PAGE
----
How do we invite collaboration and teamwork into the classroom? It can seem easy on paper, but actually getting our students to be open minded about working together often proves more challenging. Collaborative learning gets students working together to solve problems and complete tasks—unlike the more traditional, isolated approach many of us have experienced. Collaborative learning helps students solve problems, ask more questions, and dive deeper into topics than they might on their own. In studying literature, these actions are imperative in getting to know a text. Let’s examine four tips on how to encourage students to share ideas and make the classroom a welcoming, open space for all.
1) Encourage Expression of Individual Perspectives
Picture a socratic seminar, that discussion style many students dread. One student builds up the nerve to make an observation to the rest of the class and is immediately shot down. Maybe her peers disagree with the observation or aren’t used to interacting with ideas that don’t come straight from the text or the teacher. Next, imagine a student who takes a chance on an assigned essay and offers an unconventional view. However, her grade suffers because either the teacher found it too perplexing or the student did not have an opportunity to express her ideas earlier.
In order to foster individual perspectives and avoid these situations, it’s important to establish our classrooms as safe spaces for expressing thoughts and ideas—no matter what. This is especially important when discussing subjective questions, which, as we need to emphasize, have no clear answer.
Let’s take this further. If we create the right environment to encourage students to express themselves, they’ll feel more comfortable with ambiguity. This will encourage them to think creatively as opposed to attempting to find the conventional answer. As physicist Albert Einstein said, “If at first the idea is not absurd, then there is no hope for it.”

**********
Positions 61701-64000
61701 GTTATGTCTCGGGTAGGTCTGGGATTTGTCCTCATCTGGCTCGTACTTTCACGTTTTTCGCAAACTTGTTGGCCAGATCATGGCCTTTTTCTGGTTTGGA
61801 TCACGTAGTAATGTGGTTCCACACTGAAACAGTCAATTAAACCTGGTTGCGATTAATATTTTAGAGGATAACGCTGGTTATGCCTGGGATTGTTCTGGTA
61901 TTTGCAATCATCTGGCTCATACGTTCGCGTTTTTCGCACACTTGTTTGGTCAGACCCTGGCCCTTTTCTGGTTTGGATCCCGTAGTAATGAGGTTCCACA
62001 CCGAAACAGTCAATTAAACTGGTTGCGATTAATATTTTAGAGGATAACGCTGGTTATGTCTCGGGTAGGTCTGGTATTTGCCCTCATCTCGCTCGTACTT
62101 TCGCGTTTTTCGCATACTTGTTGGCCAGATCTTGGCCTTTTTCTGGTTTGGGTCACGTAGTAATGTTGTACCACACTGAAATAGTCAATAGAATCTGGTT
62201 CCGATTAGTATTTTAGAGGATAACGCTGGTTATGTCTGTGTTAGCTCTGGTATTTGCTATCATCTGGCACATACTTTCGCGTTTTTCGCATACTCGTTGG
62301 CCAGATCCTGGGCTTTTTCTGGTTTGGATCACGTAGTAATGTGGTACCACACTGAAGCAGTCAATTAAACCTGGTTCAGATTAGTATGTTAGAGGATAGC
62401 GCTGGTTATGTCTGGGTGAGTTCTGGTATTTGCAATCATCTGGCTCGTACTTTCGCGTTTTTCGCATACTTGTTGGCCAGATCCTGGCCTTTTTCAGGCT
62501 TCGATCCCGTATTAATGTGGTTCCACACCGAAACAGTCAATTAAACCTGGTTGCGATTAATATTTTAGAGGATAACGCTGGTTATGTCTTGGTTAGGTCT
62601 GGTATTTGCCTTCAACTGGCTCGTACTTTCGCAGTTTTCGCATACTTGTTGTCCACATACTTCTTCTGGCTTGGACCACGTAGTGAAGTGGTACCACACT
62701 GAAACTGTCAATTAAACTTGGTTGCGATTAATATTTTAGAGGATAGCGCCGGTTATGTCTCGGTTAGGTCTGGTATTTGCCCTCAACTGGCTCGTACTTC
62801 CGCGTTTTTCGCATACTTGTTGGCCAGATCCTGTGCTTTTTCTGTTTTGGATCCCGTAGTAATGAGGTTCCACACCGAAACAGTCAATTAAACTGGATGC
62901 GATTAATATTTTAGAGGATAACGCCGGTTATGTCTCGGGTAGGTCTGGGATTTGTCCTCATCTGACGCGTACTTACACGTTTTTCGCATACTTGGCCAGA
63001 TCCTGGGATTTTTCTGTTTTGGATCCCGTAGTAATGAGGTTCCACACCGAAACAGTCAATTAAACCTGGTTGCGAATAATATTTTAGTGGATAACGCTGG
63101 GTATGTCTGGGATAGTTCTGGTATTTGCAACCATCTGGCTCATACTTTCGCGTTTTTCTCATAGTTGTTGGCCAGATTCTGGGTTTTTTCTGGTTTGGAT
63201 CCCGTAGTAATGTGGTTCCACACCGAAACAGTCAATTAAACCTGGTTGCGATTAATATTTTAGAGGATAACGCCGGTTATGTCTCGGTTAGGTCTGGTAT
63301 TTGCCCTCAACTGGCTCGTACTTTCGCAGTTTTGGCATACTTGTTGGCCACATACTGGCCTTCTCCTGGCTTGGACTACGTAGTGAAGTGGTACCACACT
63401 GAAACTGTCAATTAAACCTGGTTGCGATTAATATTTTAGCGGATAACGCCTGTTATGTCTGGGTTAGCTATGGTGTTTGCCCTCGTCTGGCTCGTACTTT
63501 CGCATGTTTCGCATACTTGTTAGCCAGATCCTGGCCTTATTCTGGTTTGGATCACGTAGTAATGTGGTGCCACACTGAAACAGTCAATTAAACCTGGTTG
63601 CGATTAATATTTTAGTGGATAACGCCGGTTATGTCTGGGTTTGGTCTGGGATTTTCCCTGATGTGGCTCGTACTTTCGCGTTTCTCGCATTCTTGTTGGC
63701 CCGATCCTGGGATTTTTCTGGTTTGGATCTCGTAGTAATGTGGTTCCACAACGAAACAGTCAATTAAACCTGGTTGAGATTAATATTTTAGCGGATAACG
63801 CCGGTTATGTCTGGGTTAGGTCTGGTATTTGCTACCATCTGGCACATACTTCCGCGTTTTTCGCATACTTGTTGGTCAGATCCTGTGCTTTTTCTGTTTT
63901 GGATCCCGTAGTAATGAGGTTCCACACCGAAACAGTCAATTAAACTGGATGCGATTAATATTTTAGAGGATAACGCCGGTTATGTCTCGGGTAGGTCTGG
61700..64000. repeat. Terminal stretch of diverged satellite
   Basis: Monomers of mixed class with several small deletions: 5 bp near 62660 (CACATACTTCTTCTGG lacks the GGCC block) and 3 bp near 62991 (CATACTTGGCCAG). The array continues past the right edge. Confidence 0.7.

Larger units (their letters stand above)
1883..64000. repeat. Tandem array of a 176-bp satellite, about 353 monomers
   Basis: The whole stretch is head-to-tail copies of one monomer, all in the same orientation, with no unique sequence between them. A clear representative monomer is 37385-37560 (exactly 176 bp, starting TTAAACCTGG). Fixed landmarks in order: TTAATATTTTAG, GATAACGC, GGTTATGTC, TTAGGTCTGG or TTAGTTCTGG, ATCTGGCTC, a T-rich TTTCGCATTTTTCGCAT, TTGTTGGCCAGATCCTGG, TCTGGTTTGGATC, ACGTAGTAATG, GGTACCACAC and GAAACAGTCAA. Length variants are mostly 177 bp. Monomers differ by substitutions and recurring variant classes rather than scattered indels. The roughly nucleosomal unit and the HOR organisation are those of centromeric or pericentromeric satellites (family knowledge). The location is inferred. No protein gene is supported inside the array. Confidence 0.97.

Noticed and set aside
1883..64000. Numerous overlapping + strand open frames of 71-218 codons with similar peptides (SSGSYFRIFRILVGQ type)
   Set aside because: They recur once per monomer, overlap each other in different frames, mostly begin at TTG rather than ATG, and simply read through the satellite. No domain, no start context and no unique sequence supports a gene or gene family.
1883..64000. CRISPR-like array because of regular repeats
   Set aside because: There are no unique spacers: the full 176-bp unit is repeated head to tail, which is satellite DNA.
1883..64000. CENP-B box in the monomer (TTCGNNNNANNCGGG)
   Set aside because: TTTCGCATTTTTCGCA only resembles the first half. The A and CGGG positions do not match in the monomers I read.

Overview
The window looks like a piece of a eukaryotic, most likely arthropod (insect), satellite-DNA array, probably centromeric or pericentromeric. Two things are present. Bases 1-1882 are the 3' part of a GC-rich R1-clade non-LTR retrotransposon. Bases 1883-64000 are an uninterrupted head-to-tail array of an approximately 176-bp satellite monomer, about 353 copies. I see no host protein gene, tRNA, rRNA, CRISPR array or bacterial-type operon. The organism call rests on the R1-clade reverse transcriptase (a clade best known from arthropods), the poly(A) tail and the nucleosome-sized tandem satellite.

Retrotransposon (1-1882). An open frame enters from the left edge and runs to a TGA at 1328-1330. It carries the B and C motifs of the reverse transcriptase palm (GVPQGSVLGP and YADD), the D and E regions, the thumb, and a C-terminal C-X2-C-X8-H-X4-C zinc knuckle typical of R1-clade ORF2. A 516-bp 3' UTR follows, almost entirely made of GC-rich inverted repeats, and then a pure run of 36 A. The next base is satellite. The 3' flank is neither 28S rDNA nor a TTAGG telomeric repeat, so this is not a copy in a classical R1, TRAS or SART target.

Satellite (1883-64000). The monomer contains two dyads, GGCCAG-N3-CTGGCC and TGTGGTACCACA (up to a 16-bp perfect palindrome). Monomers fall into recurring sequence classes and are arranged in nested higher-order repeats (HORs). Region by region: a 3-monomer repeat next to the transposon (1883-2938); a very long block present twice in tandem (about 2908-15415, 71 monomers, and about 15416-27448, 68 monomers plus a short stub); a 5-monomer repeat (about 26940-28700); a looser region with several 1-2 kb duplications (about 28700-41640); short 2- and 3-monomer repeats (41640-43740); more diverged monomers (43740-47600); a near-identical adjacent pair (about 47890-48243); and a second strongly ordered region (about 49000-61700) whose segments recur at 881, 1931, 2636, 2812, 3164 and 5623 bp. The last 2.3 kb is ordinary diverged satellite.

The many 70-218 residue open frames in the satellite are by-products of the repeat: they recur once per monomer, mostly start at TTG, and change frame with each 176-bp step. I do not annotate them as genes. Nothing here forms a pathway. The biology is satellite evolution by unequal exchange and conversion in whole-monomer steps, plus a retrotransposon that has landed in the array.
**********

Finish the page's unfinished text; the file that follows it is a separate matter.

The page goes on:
2) Allow All Voices—Even the Quiet Ones—to Be Heard
Some students consider class discussions their worst-nightmares. While others have no problem speaking up and sharing ideas, these students may suffer from some serious stage fright.
We have to keep this in mind when planning discussions. Make sure all students have the chance to be heard, but include different kinds of participation activities that may be more encouraging for your most timid students.
One solution is to simply break up classroom-wide discussions into smaller ones of 3-4 students. We really enjoy activities that allow students time to reflect, discuss with a partner, and then share with a small group or the class. Scaffolding discussions in this way allows all students the opportunity to contribute at multiple levels.
3) Encourage the Sharing of Ideas
When asked to analyze a text, most of us have felt the pressure to discover the hidden meanings and wisdom of the author—often alone and without resources. This pressure on all of us to come up with unique, original ideas on our own is damaging because it inhibits creativity and can harm learning. The reality is that collaboration helps us come up with better, more functional ideas because it gives us multiple starting points and perspectives to learn from.
By using annotation tools like Google Docs or Hypothes.is, students can “piggyback” off one others’ annotations and thoughts with their own. This allows them to build off of one another’s ideas, creating a productive environment for discussing texts.
4) Emphasize That There Are Many Correct Answers
Since our classrooms should be open-minded spaces for discussion and idea-sharing, we also need to make it clear that in discussing literature, there are few wrong answers—in fact, there are often many correct answers when analyzing a text. If teachers and students alike have a mutual understanding of this, students will feel more comfortable sharing new ideas.
This understanding helps clarify how important it is to emphasize that each student’s ideas are valid. This is not to say that students cannot disagree with one another; disagreement can spark rich discussions, as well. However, consider pointing out that some answers can be insufficient. For example, if an argument lacks evidence in the text, that’s something to discuss. Focus on demonstrating how a student can improve her work rather than telling her she’s outright wrong; this damages student-teacher relationships and hurts students’ inclination to share in discussions in the future.